The next challenge is to have basic skills to get it going. Fortunately, there is a virtually free solution for it. There have been numerous videos on any skill you need to kick start your digital entrepreneurship journey.
If all these are so simple, are all digital entrepreneurs wealthy? Perhaps, no. It’s pretty easy to get in. Generating revenue is a bit harder. Well, it’s not that difficult to get your first dollar; the challenge is to scale to make your living. And if you are after big fish, like online food delivery or ride-sharing, your digital entrepreneurship journey begins at a loss. How to turn it into a profit is a tough call.
Digital entrepreneurship examples:
Starting from Netflix, Amazon to Spotify, we all know many global success stories of digital entrepreneurship. Here is a story from Bangladesh. A 13-year-old seven-grade student has embarked on digital entrepreneurship after mastering Internet technology skills through self-learning. His Sanbir Trading has been mediating e-commerce transactions between 400 buyers and sellers of multiple countries. Although the average salary of fresh engineering graduates in Bangladesh is USD4000 per year, the yearly net income of this digital entrepreneur has already crossed USD12,000. Despite the success, Sanbir’s business runs the risk of losing relevance due to robotic process automation (RPA). However, in addition to overcoming threats, he can leverage it to develop economies of scale, scope, and network externality advantages.
Like Sanbir, there have been many budding digital entrepreneurs from all over the world. It seems that essential technologies are pretty easy to learn. Even self-learning is good enough for high-school and college students to master many of them. Due to the low entry barrier, many of them have been experiencing the early success of developing global business, even from a remote corner of Bangladesh or Kenya. Upon creating initial success, the challenge is to cope with the impending threat of software bots and RPA.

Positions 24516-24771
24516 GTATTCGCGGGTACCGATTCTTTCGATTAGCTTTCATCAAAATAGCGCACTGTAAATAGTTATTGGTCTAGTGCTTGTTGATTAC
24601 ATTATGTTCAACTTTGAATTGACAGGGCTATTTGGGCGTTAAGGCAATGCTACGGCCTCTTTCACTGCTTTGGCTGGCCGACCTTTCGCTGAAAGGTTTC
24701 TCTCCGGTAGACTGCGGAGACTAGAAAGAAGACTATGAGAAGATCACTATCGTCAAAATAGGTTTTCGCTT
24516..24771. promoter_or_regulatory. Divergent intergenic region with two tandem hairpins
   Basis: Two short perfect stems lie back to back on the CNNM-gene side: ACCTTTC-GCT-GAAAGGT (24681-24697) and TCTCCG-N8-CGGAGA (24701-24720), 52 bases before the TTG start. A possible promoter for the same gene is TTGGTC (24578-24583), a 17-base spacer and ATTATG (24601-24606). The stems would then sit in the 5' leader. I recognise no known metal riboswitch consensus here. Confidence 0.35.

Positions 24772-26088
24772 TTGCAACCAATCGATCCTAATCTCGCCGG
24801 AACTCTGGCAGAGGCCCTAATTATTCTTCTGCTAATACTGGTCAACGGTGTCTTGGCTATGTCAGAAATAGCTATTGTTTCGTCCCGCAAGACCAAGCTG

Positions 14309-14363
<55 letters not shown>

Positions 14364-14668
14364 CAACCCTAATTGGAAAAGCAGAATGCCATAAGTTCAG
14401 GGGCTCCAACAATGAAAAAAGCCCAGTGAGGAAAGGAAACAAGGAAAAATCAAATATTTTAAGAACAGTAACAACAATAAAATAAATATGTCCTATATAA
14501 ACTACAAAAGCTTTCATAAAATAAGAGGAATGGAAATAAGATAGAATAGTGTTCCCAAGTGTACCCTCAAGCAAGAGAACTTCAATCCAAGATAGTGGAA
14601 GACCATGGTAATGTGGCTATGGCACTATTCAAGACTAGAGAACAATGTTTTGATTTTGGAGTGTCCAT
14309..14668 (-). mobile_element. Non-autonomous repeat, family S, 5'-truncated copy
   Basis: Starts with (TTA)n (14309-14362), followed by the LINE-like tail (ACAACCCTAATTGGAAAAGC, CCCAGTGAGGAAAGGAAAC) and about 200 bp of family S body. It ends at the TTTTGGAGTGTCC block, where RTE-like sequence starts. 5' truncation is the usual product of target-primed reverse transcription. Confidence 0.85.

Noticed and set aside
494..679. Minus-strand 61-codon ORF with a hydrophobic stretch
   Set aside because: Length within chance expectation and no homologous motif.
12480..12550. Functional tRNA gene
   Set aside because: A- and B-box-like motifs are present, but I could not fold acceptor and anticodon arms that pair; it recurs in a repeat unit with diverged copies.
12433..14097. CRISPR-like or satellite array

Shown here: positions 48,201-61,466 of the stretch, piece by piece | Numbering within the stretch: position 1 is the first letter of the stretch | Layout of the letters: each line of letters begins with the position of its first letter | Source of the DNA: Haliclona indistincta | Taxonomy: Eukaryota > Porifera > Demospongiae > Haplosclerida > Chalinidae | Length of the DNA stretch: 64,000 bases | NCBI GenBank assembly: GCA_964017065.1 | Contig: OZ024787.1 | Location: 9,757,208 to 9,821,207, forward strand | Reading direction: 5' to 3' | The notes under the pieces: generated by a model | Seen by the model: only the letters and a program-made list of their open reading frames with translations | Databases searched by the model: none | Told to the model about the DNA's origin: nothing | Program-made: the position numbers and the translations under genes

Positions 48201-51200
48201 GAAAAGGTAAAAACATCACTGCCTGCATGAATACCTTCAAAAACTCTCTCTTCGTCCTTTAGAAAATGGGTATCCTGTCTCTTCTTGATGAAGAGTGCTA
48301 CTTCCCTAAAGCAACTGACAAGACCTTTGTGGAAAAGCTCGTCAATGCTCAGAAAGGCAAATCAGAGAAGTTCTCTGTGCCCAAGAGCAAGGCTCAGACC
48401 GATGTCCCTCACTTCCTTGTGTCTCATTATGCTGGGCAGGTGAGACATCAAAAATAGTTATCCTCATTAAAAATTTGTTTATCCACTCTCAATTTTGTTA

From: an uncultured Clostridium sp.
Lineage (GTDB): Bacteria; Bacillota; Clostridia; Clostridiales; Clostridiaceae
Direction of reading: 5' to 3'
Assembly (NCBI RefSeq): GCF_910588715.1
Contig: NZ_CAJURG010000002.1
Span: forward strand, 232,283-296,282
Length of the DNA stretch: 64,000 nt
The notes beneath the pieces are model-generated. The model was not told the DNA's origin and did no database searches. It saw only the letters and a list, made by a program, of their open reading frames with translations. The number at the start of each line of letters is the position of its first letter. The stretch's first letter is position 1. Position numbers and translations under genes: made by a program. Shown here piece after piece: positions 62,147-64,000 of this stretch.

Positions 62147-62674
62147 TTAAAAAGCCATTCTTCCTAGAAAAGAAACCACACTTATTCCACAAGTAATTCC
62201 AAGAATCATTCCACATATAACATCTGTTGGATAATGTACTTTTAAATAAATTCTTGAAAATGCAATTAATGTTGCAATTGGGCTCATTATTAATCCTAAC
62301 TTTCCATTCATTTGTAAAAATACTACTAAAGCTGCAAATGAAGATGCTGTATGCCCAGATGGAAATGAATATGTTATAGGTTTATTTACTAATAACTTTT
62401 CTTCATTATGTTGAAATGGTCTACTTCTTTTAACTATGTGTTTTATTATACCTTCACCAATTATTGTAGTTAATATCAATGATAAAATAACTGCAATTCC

Furthermore, as there is a natural tendency of concentration building out of tipping, these digital entrepreneurs face the challenge of either being a winner in taking all or keep migrating from one niche to another. Hence, digital entrepreneurship success demand two essential skills. The first one is about self-learning. And the next one relates to systematically developing market power by creating economies of scale, scope, and network externality advantages.
Self-learning, rapid experimentation, and self-motivation:
First of all, basic digital skills are easy to acquire through self-learning. A plethora of videos, blog posts, and animations are available on the Internet on any topic. Furthermore, the needed skills are dynamic. Hence, instead of spending months and years at training institutions to gather the skills for embarking on digital entrepreneurship, the focus should be on self-learning.